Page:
Washington — The Obama administration is maintaining and improving the option of a military strike as a means of preventing an Iranian nuclear weapon even as a nuclear deal goes ahead, U.S. Defense Secretary Ashton Carter said.
“One of the reasons why this deal is a good one is that it does nothing to prevent the military option — the U.S. military option, which I’m responsible for, President Obama charges us with doing, and which we are preserving and continually improving,” Carter said Sunday in a meeting with reporters aboard the plane heading to Israel for an official visit.
Carter began meeting on Monday with Israeli officials, including Defense Minister Moshe Yaalon and Prime Minister Benjamin Netanyahu. He also toured Israel’s border with Lebanon.
Israel adamantly opposes the nuclear deal reached last week by the major powers and Iran, saying it leaves Iran a nuclear weapons threshold state, and Netanyahu has said he reserves “all options” to keep Iran from going nuclear.
President Barack Obama says the deal, which swaps sanctions relief for restrictions on Iran’s nuclear program, is the best way to keep Iran from acquiring a nuclear weapon.
Carter said his trip to the region, which also includes a stop in Saudi Arabia, another deal skeptic, is not aimed at persuading skeptical allies but of reassuring them of continued U.S. military support in the deal’s wake.
“The deal doesn’t limit the United States in any way,” he said. “It doesn’t limit what we do to carry out our strategy in the region. It doesn’t limit what we can and will do in defense of our good and staunch friend Israel.”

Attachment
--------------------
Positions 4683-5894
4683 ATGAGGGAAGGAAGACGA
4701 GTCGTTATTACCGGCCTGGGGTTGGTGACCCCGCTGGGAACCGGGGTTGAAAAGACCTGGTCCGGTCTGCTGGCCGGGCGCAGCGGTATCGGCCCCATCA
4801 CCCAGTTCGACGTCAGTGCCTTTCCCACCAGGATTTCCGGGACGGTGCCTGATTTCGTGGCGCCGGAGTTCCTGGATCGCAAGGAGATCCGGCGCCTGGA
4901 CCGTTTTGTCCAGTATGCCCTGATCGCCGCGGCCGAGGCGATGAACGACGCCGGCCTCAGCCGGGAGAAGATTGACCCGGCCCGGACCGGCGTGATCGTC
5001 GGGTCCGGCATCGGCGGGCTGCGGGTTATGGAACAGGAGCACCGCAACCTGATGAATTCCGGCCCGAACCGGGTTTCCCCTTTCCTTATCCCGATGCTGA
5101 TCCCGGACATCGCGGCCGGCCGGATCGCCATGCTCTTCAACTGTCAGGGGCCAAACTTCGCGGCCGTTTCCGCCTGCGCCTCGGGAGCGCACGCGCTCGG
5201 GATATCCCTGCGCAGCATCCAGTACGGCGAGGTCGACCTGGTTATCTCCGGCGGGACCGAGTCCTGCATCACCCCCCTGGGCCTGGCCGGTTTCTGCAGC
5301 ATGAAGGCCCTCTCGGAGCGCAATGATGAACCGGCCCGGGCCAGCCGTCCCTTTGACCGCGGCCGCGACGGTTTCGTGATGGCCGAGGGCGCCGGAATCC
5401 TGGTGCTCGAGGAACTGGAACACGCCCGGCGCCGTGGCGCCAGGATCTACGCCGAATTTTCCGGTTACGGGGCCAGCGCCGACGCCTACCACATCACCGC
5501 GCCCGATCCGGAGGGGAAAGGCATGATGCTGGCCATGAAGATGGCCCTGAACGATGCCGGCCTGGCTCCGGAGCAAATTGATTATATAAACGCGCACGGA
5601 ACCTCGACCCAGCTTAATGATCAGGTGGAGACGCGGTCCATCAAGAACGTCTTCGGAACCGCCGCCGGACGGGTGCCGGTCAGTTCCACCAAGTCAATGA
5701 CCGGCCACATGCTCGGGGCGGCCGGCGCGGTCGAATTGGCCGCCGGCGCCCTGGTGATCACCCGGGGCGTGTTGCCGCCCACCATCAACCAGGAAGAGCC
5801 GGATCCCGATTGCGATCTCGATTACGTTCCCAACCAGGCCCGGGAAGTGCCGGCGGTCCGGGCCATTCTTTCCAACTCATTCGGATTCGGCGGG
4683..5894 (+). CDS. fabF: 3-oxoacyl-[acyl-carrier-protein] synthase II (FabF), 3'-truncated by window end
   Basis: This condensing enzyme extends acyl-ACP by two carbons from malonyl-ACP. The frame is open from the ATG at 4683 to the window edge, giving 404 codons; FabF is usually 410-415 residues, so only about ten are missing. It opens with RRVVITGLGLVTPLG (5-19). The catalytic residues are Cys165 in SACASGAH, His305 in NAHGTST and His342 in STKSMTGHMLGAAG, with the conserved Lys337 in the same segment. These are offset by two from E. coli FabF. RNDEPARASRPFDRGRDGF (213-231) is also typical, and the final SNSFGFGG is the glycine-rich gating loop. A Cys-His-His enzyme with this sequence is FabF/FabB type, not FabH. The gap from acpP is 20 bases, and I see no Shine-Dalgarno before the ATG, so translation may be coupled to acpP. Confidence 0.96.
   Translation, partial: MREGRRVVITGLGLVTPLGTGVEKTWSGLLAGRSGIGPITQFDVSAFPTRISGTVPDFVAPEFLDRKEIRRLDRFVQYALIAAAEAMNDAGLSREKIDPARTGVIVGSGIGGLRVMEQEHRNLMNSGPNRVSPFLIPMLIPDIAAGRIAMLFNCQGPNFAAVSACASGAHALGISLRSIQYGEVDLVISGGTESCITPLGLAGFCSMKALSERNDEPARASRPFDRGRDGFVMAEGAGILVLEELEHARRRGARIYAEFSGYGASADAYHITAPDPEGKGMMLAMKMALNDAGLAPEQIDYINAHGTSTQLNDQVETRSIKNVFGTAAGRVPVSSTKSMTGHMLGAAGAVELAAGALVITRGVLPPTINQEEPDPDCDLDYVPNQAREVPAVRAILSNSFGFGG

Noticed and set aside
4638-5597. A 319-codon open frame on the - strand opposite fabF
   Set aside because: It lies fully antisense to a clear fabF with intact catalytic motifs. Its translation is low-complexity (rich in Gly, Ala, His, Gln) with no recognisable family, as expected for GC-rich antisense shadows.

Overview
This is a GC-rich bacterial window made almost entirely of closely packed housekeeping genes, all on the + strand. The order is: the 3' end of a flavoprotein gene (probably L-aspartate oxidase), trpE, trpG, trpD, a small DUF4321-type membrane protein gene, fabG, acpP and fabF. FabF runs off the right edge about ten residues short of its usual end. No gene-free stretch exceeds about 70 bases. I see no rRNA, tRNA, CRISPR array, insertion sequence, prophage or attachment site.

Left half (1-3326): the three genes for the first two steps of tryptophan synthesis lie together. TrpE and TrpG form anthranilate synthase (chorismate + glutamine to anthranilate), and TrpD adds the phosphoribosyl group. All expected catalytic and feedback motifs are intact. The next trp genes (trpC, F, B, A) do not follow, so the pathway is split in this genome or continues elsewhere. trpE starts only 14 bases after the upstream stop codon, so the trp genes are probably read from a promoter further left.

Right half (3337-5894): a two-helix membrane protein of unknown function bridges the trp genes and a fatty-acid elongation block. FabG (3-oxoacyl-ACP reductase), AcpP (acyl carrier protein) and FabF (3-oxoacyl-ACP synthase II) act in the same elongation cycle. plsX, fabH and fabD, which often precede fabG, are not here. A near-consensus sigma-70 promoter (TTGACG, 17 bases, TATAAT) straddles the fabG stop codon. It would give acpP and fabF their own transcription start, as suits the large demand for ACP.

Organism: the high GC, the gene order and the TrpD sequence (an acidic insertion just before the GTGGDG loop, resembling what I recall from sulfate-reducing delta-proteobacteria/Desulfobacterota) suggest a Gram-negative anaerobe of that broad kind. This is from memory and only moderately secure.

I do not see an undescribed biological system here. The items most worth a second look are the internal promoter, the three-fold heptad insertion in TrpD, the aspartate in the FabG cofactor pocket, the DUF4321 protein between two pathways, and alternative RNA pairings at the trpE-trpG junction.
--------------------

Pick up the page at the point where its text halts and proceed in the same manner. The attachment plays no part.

Carter said he would instead focus in his meetings with Netanyahu and Yaalon on “ways that we can strengthen an alliance and partnership that is now some 80 years strong, bedrock of American strategy in the region, a critical friend, critical ally, and ensuring their QME, helping them to deter and defend from aggression and terrorism, malign influence.”
QME refers to the qualitative military edge Israel seeks to maintain in the region.
Carter met Yaalon in Jerusalem, where the Israeli defense minister expressed appreciation for close U.S.-Israel ties. They toured Israel’s north where, Carter said before the visit, “we’ll have an opportunity to review firsthand what’s occurring across the border there, including the threat that Israel faces from Hezbollah.”
Hezbollah, a Lebanese Iranian-armed and allied militia that in 2006 launched a war against Israel, in recent years has massively built its missile holdings in Lebanon.
Netanyahu took his case against the Iran nuclear deal to the American public on Sunday, in interviews with ABS and CBS.